I had a near miss when I sold a sawmill a while back, I took it to the North of Ireland and recieved a carrier bag of used notes (Stirling) in return. Very careful to find the nearest branch of my own bank in the North  before I left and went straight round to deposit same. The teller refused to take it at first on the grounds of insufficient paperwork for the sale (handwritten note). I said that we needed to speak to someone who could authorise the deposit because it was absolutely unreasonable to expect me to walk out of the bank with the bag now that everyone behind me knew about it, it took a couple of minutes to 'consult' but problem solved! The machine there handled about 5 different 'Northern' types of note ( like Scotland they have their own as well as the UK variants) and the result was spot on, I was pleased as I had randomly sampled the bundles rather than a total count. 

 

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I used to work (years and years ago) as a cashier in a bank, and there were a few dodgy people that got caught in various local branches nicking so it does happen!

The Aircon would not have affected the scales, no way...

I would report it, and then the body of evidence will gather against that person, as has been said above you won't be the first (or last) person that they rip off...

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Always report shortages - and the blaming the aircon. Too many customers complaining will get the cashier checked by internal audit.

I've had to organise an intimate search under caution before now, as the errant cashier, already under suspicion, was ratted out by an ex-partner and even the union couldn't object anymore.

(ex-Internal Audit, local authorities, credit union and insurance broker).

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23 hours ago, pete3000 said:

The only other thought is the notes were lighter (worn down) or wrong paper (counterfeit). So maybe don't look too close?. Just a thought.

It WAS a really hot day, and it did cross my mind, as most of the notes were the older paper type notes, but as they were not stuffed into a sweaty pocket or down me trousers, I did not think that it could be this.

As has been said, I doubt if they have the most inexpensive Argos scales in a Bank, so I cant realistically see that being a problem.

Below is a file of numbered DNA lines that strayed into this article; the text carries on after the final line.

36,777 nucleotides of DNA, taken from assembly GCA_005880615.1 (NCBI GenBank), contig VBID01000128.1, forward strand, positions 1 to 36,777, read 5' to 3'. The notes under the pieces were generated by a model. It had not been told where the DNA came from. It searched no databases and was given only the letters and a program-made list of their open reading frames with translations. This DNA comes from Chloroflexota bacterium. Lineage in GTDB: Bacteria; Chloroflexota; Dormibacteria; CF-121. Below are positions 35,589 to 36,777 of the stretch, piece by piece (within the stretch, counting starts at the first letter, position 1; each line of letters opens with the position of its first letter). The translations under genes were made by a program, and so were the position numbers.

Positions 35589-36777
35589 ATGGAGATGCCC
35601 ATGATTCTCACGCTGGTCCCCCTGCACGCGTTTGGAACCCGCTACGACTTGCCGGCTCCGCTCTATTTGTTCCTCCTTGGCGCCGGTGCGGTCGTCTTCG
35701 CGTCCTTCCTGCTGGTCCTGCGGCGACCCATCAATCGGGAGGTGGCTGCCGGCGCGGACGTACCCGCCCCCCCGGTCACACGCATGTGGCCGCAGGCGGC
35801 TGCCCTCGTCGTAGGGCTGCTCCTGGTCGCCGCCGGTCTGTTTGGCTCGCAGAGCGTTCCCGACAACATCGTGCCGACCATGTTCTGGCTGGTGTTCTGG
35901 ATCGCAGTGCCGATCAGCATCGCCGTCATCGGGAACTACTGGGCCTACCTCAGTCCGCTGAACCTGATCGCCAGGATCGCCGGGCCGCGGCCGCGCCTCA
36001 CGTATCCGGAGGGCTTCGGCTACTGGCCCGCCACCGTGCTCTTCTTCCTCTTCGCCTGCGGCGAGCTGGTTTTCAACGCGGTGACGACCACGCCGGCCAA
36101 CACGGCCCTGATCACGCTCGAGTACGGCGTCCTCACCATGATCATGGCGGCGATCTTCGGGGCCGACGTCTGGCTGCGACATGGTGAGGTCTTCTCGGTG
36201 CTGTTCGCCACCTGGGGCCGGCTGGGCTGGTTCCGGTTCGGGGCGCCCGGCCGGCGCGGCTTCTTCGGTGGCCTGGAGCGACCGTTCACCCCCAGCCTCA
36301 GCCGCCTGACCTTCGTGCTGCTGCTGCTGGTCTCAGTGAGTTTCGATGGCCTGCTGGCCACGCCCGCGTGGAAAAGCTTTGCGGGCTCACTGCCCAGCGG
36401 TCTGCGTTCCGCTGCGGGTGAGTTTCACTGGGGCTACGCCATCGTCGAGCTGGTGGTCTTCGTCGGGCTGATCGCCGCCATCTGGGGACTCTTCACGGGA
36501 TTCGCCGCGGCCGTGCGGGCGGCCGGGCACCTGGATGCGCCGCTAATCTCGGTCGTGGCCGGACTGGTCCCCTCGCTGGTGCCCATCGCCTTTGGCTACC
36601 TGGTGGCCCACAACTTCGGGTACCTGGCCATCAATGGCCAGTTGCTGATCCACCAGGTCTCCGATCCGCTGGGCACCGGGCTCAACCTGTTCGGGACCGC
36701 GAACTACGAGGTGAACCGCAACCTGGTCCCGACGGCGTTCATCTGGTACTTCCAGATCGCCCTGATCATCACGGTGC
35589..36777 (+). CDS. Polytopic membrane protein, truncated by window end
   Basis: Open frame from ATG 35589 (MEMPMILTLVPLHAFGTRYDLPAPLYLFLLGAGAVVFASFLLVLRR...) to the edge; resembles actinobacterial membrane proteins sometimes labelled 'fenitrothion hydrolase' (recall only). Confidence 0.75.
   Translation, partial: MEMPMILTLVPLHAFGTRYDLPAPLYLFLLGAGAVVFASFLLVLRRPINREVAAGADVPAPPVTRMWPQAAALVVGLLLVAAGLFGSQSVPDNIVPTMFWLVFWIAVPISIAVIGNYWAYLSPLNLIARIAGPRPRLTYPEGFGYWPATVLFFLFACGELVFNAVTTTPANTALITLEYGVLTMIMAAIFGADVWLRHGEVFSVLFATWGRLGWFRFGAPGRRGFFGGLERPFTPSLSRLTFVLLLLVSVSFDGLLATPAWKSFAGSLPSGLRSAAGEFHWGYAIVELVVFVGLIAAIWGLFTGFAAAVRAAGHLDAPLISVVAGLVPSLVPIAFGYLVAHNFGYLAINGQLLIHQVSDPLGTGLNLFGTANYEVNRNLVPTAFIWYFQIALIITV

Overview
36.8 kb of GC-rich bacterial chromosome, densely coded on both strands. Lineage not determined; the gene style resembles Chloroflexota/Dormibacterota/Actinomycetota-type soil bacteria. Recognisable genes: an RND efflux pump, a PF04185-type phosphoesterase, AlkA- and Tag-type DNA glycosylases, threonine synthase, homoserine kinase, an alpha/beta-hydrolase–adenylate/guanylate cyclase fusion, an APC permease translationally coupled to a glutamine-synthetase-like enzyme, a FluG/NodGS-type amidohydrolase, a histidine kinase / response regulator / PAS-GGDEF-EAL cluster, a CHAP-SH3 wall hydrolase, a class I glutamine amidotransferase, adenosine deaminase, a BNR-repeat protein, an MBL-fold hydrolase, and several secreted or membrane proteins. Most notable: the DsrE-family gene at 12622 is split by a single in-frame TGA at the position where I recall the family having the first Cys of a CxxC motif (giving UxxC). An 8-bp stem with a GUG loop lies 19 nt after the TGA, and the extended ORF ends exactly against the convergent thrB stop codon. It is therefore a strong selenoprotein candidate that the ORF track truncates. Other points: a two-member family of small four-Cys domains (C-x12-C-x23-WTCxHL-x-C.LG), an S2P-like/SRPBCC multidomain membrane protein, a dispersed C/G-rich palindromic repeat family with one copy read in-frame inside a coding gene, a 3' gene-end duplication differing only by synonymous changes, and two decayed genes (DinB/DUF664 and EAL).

I have spoken again to the buyer or the vehicle, and he said that both of us counted it, and no way was it wrong. I am convinced it was correct, as does SWMBO.

So after a lot of thought, I think I will report after all. 

Thanks to all those who replied for your input. 

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As above, you should report it, even if there is little chance of you ever getting the £100 back. You just can't let her get away with it and from your story there is definitely something wrong.

As for receiving payments in cash, I had actually hoped to get cash when I sold the Discovery2 earlier this year instead of a transfer. I think these days it's harder to counterfeit bank notes than it is to fake an electronic proof of payment. You know how it goes, someone comes to see the car, you reach a deal, you draft the contract while the buyer transfers the money and than shows you the proof on his phone. He wants to drive the car home and you want to get rid of it, so it's tempting not to wait until you actually see the money in your account...

Of course there are other security concerns when having a lot of cash. Some years ago, a mate got a large payment in cash for some work he'd done. On a Friday I think. He took it straight to the bank, but on his bike instead of taking the car. So less evidence of him leaving home. That same weekend his house was broken into. But not much taken as there was no easy loot... Could be a coincidence,  but it certainly didn't seem like it!

Filip

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I am sure I remember a thread several year ago about the best way to take or making payment for big sums from /to people you don't know (may not have been on here).

From memory one of the best methods was cash BUT paid over inside the bank and paid directly into your account with the other person still present, protects both sides, all banks have extensive CCTV systems so any one dodgy is unlikely to want to go in. Buyer and seller are in a fairly secure environment and neither side gets access to the other parties bank details. 

One of the concerns covered (not relevant in this case) was if you are going to pay cash and arrange to meet some one there is a chance they might be a bit late but a couple of other people do turn up.....

Finding a bank that is still open in the present time could be more difficult though!.

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  • 3 weeks later...
On 7/20/2021 at 11:31 PM, Steve King said:

As an aside I now insist that large amounts of cash are paid in at the bank by the person purchasing from me!

I don't think the banks will allow that anymore because of money laundering. I know for sure my banks don't allow it.

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On 7/21/2021 at 7:10 PM, pete3000 said:

The only other thought is the notes were lighter (worn down) or wrong paper (counterfeit). So maybe don't look too close?. Just a thought.

WTF?

So if it was counterfeit just pass it on to some other sucker!!!